If FISA as amended is too "quaint" to meet the challenges of the 21st Century, the Bush-Cheney Administration owes the Congress and the American people an explanation for its failure to speak up before now. This Administration is not shy about seeking expansions of Executive power, so I am naturally skeptical of a supposed need for modernization that it has been so slow to discover.

Second, FISA is a very complex and finely calibrated statute. In order to evaluate the merits of technical-sounding proposed changes and definitional provisions, we need to understand their purpose and likely practical effect – not just take the Administration's word that they make sense. We need to know what obstacles to the government's ability to protect the nation's security the proposed amendments would remove, and what dangers to Americans' liberties and privacy they would present.

To the extent that I have been able to figure out the highly complex language of Section 9 of the Chairman's bill, it seems to me to permit vast new amounts of warrantless surveillance of telephone calls involving American citizens. It would appear to authorize unrestricted, unregulated government surveillance of American citizens talking to relatives, colleagues and trading partners overseas, without any showing that that surveillance is likely to protect our national security. It would also allow limitless delegation of the Attorney General's authority, down to the lowest-level government employee. But to the extent that the Administration's witnesses can explain to us today, in practical and concrete terms, why they make sense, I will listen.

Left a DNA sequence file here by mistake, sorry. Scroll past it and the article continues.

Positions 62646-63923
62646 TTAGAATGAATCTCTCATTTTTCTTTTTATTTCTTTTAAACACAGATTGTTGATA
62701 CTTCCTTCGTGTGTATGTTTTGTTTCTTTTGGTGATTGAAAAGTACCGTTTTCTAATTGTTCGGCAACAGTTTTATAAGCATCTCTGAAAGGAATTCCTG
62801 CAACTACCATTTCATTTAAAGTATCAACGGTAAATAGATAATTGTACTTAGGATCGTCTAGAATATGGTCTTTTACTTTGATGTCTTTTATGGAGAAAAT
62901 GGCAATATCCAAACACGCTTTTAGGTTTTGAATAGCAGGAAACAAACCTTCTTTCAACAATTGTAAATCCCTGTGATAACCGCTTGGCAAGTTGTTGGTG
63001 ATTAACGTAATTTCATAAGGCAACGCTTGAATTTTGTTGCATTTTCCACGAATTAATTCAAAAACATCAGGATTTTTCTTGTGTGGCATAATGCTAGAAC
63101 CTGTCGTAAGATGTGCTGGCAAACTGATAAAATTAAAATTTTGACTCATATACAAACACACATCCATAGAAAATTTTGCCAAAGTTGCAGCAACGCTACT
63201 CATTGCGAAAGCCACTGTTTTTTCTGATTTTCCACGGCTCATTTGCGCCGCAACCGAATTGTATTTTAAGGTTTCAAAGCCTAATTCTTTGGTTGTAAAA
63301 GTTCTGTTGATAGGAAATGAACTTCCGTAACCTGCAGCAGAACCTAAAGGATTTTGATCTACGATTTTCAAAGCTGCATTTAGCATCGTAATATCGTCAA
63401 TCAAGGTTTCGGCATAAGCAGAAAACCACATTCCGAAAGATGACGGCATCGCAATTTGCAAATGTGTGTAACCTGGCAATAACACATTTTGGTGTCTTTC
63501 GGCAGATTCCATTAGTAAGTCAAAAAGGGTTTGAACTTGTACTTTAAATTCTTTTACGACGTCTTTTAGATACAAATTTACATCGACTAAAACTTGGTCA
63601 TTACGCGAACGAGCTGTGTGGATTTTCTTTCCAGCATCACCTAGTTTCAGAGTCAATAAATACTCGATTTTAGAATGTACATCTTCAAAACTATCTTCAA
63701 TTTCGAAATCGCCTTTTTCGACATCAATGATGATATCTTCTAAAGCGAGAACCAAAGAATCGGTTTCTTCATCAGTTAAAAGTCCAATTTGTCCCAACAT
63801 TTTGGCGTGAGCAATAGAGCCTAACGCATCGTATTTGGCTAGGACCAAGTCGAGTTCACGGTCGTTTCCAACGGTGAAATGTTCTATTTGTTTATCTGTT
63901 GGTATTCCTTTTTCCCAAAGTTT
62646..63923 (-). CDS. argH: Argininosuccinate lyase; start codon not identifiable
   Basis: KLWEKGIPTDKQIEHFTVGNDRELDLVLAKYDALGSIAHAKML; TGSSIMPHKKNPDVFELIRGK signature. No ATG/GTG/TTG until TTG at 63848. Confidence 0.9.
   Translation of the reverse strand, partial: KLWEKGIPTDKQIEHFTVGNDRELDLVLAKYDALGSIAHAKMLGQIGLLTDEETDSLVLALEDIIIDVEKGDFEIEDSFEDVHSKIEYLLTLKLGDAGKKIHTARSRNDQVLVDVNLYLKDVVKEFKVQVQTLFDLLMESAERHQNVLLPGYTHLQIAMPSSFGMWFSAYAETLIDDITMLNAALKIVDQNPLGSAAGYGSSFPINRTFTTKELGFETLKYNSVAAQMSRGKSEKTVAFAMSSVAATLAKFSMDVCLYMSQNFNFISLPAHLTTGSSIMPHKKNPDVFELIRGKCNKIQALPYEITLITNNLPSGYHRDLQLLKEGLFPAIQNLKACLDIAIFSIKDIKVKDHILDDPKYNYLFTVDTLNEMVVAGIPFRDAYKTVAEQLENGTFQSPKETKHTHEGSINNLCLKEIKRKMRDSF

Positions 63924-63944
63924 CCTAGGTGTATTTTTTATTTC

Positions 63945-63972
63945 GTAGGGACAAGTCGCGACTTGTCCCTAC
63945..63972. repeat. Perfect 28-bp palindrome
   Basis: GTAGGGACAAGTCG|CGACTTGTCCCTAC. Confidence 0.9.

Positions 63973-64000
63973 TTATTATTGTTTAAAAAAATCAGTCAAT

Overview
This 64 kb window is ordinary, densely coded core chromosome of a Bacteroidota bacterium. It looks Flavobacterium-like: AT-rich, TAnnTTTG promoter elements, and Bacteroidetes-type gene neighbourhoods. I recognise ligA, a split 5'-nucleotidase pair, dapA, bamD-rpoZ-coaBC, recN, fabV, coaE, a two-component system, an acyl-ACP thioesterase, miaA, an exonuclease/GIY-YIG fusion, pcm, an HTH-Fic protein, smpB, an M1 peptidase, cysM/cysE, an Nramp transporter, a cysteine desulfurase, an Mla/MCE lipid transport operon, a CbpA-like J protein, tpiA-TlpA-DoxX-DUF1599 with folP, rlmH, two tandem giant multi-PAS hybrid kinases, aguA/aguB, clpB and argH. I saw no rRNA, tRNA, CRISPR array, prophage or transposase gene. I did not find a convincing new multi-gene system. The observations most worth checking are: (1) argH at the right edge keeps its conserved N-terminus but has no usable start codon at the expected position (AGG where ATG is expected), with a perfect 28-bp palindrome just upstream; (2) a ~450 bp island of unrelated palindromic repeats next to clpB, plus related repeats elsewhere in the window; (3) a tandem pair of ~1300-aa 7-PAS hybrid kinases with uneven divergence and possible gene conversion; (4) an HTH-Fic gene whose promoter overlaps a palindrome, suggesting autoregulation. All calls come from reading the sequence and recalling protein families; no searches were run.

I will have some hard questions about Section 9. But let me turn for a minute to the rest of the Chairman's bill. It has been called a compromise. This Vermonter does not believe that we should ever compromise on requiring the Executive to submit to the rule of law. I am sad to say that I see this bill as less of a compromise and more a concession. It would abandon our oversight role and confine oversight to a single judge on a secret court, whose decision on the one program the Bush-Cheney Administration has agreed to submit for review is appealable only by the Government. And even that oversight would not be required by the bill itself. I expect that Senator Specter got the best deal that he thought he could. The President, Vice President and their legions can be hard-headed rather than flexible bargainers to be sure. I make these observations respectfully, not to criticize Senator Specter, who has reached his own judgment about how he is wiling to proceed, but to express my reluctance to compromise FISA and the minimal protections it provides for Americans.

Section 8 would repeal FISA's "exclusivity" provision and affirmatively embrace the President's claim of sweeping inherent authority. The result is to make FISA optional. The President may use it or not, at his discretion.